Linn’s Akurate LP12 reviewed: “the dream system”

The Linn Sondek is the stuff of legend. Ian Peel teams up the company’s current mid-range turntable with a set of complementary separates to create a £30,000 dream system…

Additional equipment: Linn Krystal cartridge & Phonosophie Bi-Amp 1-4
Price: £6,000

Linn has three ranges of turntable: at one end, there’s the Majik, for those rediscovering vinyl. At the upper echelon, the Klimax, its ‘ultimate’ deck. And in the middle, focused very much on those who have moved into the world of sonic excellence – and want to experiment with different upgrades, parts and modules – is the Akurate.

To test it out, we built a dream system at our test track at Winchester Hi-Fi, pairing the Sondek up with a Bi-Amp 1-4 amplifier (from Phonosophie, £6,950), a two-part phono stage (Attwood’s Concert Stage, £695 and Stage Power, £795), and speakers from Wilson Benesch (a pair of Vectors, £8,095 and a Torus sub, £6,420). That’s a near-£30,000 system right there.

The Akurate goes one up on other turntables in its bracket, in that it has its own power supply, the Lingo, and it plays at both 33 1/3 and 45 RPM (the Majik needs an adaptor to take it up to 45). Speaking of which, the speed operation is very cool on the Akurate – you get both speeds off the one button. Press once for 33 RPM, press and hold for 45 RPM and watch the red operation light switch to green.

Unlike the more entry-level Majik, which has an aluminium sub-chassis with mounting for a laminate armboard, this deck has its own custom ‘Kore’ aluminium sub-chassis bonded to a “machined from solid aluminium” armboard. Sitting above it is the baseboard, and what strikes you is the suspension. Linn has named it ‘Trampolin’: it really is incredibly bouncy like a trampoline and provides almost complete isolation from outside forces or movement.

There are five wood options for the plinth: oak, cherry, black ash, rosenut and walnut. And, for our money, the darker the wood the better, to show off your records and to show just how classy a system this is.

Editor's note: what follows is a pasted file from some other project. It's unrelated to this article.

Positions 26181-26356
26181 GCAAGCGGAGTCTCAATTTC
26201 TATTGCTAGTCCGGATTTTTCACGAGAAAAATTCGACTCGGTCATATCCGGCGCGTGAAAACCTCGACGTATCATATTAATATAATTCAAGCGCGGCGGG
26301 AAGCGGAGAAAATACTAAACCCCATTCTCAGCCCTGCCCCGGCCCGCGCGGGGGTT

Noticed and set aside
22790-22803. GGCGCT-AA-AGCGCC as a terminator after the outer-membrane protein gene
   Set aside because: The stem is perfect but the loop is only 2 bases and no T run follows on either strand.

There are two important elements to note which added to our anticipation as to how vinyl might sound on this deck: the aluminium/steel tonearm (Linn’s Akito) and the Linn Krystal cartridge. Both are included with an Akurate, but the Krystal is also available separately for £1,190 and the Akito for £1,550.

All hands Sondek

First off, we tested the Sondek deck with a very well-worn copy of David Bowie’s Hunky Dory, kicking off with Changes from the start of Side One. When I say worn, quite large chunks of the groove were either missing or damaged, but the needle was not thrown once. Come the chorus of Changes, incredibly, the crackles gathered since 1971 were almost completely inaudible. The toms jumped out, and the delightful middle eight sounded utterly lifelike. Hunky Dory wasn’t a wall of sound anymore. Instead, it sounded like a quartet playing live right in front of me. Or a quintet, when you add Bowie’s self-played, delicate little saxophone solo from the closing bars, which I’d never heard sound so rich.

Next up, a near-mint condition original pressing of Talk Talk’s magnum opus, The Colour Of Spring. Starting at the beginning, Happiness Is Easy was brought almost completely back to life, compared to the muddy and/or flimsy CD reissues this album has endured over the years. The snares were almost aggressively powerful, and subtle stereo separations became noticeable for the very first time. It also became possible to discern what was keyboard-based in the mix versus what was coming from acoustic instruments.

That’s an additional layer of subtle separation I wasn’t expecting to get, but which this Sondek delivered faultlessly. Claves, fills and rolls in the rhythm track sounded new to me, to the point that the combination of Danny Thompson’s acoustic bass and the school choir in Happiness became an almost threatening combination.
Is this the dream turntable? Yes, quite possibly. In fact, we now regret awarding 33 out of 33 1/3 to Wilson Benesch’s Circle 25 last issue, as this is even better, making that in hindsight feel more like a 28.

Of course, if you have £30,000 to spend on a hi-fi, I’d like to think your time spent listening to music would be torn between this and a streaming system in your pad in the Hollywood hills, and personal performances from Beyoncé on your yacht in St Lucia. But if ever any of us found ourselves in such a position, surely our first love would still be vinyl. And when you came off the beach and your attention turned to 7″s and 12″s, this would almost certainly be the turntable you would use.